This year, I couldn’t bring myself to journal because I didn’t want to remember where I had been.

Those old journals are pages filled with self-doubt, cycles of sin, destructive relationships, life crippling  anxiety, body image issues and wrong decisions.

Part of me thought that opening those pages again would somehow erase the work God has done in my life the past year. I feel SO totally different than the person I used to be, that even the same process of journaling was too close of an association.

So I kept them hidden.

Seeing them up there would many times trigger a physical anxious response in me.

Opening them meant re-visiting a me I wish I never was.

They have been a pile haunting me for awhile.

Those journals represent darkness, but that’s no longer where I am.

I am walking in the light.

Tonight I decided it was time to let them go.

I stretched up to the top shelf of my closet and I lowered the heavy pile of floral journals.

I thumbed through a few pages and immediately regretted it as I flashed back to situations and memories I wanted to forget. I put them next to each other and I began to reflect on who I am now and from where He has brought me.

He brought me from brokenness and restored my heart.

He showered every dark situation from my life with his beautiful, bright light and forgave me and changed me and made me whole.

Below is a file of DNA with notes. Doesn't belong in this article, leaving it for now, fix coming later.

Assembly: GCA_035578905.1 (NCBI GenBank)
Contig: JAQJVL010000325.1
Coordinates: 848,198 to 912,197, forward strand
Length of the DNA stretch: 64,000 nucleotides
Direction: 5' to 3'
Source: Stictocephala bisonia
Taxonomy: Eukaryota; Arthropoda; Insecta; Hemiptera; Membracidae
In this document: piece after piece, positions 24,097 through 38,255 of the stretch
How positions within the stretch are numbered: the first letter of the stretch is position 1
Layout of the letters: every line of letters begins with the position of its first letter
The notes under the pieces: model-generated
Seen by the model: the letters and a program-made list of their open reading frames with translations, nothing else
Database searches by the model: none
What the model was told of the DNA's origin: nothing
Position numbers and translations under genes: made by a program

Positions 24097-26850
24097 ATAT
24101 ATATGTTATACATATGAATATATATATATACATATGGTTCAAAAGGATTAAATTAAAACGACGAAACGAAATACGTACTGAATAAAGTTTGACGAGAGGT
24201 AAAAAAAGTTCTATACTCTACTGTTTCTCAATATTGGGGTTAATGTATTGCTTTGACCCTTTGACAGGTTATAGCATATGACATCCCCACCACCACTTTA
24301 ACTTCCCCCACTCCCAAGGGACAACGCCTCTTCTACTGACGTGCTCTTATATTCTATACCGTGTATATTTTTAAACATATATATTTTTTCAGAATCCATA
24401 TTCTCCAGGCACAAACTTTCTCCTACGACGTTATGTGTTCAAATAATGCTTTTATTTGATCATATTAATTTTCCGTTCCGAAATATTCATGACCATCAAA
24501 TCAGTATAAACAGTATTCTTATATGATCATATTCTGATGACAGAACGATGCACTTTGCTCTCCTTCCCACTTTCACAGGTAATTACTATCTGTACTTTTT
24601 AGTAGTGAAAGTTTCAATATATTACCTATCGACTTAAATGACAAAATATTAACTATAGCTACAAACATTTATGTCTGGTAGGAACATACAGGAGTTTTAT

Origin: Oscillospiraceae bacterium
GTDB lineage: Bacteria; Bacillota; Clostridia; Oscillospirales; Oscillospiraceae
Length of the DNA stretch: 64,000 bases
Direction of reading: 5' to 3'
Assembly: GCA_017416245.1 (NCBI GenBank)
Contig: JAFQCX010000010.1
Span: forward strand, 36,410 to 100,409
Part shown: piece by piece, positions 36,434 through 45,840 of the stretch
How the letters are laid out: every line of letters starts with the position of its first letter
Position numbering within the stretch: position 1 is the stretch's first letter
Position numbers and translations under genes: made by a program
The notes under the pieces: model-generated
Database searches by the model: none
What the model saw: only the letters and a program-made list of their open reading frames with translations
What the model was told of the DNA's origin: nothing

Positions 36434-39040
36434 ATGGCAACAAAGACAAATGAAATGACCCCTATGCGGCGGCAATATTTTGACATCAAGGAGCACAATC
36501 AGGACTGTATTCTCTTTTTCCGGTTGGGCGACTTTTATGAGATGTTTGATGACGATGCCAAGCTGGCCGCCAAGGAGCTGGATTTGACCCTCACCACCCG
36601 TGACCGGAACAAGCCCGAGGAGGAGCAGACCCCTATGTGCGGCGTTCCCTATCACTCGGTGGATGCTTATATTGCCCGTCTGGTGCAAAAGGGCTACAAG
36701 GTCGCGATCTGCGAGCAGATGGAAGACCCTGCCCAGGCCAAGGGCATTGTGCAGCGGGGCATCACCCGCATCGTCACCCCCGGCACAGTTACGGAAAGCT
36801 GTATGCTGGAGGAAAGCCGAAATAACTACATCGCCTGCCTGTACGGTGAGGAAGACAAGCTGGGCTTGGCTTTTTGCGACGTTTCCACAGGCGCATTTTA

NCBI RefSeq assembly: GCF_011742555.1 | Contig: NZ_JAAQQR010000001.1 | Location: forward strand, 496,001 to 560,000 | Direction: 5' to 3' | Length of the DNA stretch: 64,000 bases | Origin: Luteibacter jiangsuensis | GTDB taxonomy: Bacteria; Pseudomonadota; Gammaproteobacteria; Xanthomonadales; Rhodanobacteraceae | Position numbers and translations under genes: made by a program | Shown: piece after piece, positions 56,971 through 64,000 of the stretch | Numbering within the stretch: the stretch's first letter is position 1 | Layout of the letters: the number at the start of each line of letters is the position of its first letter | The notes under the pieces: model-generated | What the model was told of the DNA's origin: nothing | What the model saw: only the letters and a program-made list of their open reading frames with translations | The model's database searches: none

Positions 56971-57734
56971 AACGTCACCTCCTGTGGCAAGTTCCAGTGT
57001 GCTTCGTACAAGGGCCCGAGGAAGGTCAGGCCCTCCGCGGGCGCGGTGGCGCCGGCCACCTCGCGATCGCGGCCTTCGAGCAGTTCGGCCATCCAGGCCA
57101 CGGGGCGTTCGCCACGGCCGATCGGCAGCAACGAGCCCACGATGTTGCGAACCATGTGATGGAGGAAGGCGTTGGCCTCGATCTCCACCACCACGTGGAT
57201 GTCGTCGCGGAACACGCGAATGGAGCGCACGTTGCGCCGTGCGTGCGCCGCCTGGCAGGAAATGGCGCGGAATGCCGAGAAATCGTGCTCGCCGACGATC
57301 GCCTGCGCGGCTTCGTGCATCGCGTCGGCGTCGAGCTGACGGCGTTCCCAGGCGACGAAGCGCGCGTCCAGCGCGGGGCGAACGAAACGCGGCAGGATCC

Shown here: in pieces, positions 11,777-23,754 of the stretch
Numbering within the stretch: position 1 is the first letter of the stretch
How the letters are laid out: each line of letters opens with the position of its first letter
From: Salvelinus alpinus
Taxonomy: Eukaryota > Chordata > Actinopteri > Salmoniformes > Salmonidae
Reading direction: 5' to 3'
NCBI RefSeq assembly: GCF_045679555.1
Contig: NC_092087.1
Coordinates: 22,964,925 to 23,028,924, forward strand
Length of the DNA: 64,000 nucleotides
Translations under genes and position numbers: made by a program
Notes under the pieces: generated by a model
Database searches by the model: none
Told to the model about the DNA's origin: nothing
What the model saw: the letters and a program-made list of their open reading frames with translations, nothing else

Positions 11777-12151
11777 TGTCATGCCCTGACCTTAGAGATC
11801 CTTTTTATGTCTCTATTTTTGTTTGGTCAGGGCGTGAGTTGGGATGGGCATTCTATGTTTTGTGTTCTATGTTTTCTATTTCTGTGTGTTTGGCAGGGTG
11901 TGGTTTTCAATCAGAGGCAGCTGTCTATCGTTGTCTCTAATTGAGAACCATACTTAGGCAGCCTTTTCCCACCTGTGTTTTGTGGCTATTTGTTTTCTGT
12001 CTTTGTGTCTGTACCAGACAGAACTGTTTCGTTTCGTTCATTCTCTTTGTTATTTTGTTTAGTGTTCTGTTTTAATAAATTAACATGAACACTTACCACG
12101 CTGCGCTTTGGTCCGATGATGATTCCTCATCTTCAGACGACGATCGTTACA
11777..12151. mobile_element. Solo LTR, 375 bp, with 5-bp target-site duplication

He gave me a new standard for living, a new understanding of His word and His law, and transformed a heart hardened by fear into one overflowing with His love.

Back then, I wanted instant change  and relief from my struggles, but instead the past  year I  have begun to understand the slow, steady,  painful process of sanctification.

I’m not sure why I kept those journals. I guess I never even considered the idea of getting rid of them. It was my past and I am stuck looking at it and being reminded of it- the punishment fits the crime.

But I am not who I once was. I struggle still and I have hard days. I battle insecurity, but no longer do I live in bondage and fear. Visiting those pages was like reading the words of a stranger. I do not need to keep those memories as proof of God’s redeeming work in me.

The proof of His redemptive work is in every breath I breathe.

I will sing of His glorious transforming power until the day I die, but I don’t have to live  in the past anymore. I don’t have to punish myself with flashbacks in order to measure my growth.

I loaded up the bags of trash to take out to the dumpster. Typically one for pomp and circumstance, I usually would want some dramatic ceremony to celebrate being free from the past and this giant step in moving forward.